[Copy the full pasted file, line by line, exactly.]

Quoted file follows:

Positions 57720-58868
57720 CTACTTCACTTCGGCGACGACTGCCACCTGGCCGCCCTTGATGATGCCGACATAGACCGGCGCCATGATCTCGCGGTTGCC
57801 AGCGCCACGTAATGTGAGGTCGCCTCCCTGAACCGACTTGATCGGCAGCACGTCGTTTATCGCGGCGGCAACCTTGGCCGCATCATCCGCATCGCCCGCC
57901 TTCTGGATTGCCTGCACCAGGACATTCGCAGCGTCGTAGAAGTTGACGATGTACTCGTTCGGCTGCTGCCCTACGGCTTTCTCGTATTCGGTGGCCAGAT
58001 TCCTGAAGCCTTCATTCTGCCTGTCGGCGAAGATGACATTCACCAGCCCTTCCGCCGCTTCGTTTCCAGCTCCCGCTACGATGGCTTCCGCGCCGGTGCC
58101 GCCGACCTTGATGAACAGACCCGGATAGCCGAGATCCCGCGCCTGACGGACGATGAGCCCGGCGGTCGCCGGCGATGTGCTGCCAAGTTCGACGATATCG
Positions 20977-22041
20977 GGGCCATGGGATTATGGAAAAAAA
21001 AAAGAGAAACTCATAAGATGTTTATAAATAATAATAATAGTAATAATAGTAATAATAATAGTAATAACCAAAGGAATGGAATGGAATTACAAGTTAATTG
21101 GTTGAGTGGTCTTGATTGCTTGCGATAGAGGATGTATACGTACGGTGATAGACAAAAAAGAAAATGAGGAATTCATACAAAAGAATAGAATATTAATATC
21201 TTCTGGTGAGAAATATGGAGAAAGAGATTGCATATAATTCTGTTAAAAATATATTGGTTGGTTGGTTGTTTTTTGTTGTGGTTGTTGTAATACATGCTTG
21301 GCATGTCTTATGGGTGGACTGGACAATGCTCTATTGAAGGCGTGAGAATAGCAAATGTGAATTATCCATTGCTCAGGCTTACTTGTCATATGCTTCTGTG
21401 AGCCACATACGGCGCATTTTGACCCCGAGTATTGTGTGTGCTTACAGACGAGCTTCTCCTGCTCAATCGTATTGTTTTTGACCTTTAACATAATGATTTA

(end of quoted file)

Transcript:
Positions 57720-58868
57720 CTACTTCACTTCGGCGACGACTGCCACCTGGCCGCCCTTGATGATGCCGACATAGACCGGCGCCATGATCTCGCGGTTGCC
57801 AGCGCCACGTAATGTGAGGTCGCCTCCCTGAACCGACTTGATCGGCAGCACGTCGTTTATCGCGGCGGCAACCTTGGCCGCATCATCCGCATCGCCCGCC
57901 TTCTGGATTGCCTGCACCAGGACATTCGCAGCGTCGTAGAAGTTGACGATGTACTCGTTCGGCTGCTGCCCTACGGCTTTCTCGTATTCGGTGGCCAGAT
58001 TCCTGAAGCCTTCATTCTGCCTGTCGGCGAAGATGACATTCACCAGCCCTTCCGCCGCTTCGTTTCCAGCTCCCGCTACGATGGCTTCCGCGCCGGTGCC
58101 GCCGACCTTGATGAACAGACCCGGATAGCCGAGATCCCGCGCCTGACGGACGATGAGCCCGGCGGTCGCCGGCGATGTGCTGCCAAGTTCGACGATATCG
Positions 20977-22041
20977 GGGCCATGGGATTATGGAAAAAAA
21001 AAAGAGAAACTCATAAGATGTTTATAAATAATAATAATAGTAATAATAGTAATAATAATAGTAATAACCAAAGGAATGGAATGGAATTACAAGTTAATTG
21101 GTTGAGTGGTCTTGATTGCTTGCGATAGAGGATGTATACGTACGGTGATAGACAAAAAAGAAAATGAGGAATTCATACAAAAGAATAGAATATTAATATC
21201 TTCTGGTGAGAAATATGGAGAAAGAGATTGCATATAATTCTGTTAAAAATATATTGGTTGGTTGGTTGTTTTTTGTTGTGGTTGTTGTAATACATGCTTG
21301 GCATGTCTTATGGGTGGACTGGACAATGCTCTATTGAAGGCGTGAGAATAGCAAATGTGAATTATCCATTGCTCAGGCTTACTTGTCATATGCTTCTGTG
21401 AGCCACATACGGCGCATTTTGACCCCGAGTATTGTGTGTGCTTACAGACGAGCTTCTCCTGCTCAATCGTATTGTTTTTGACCTTTAACATAATGATTTA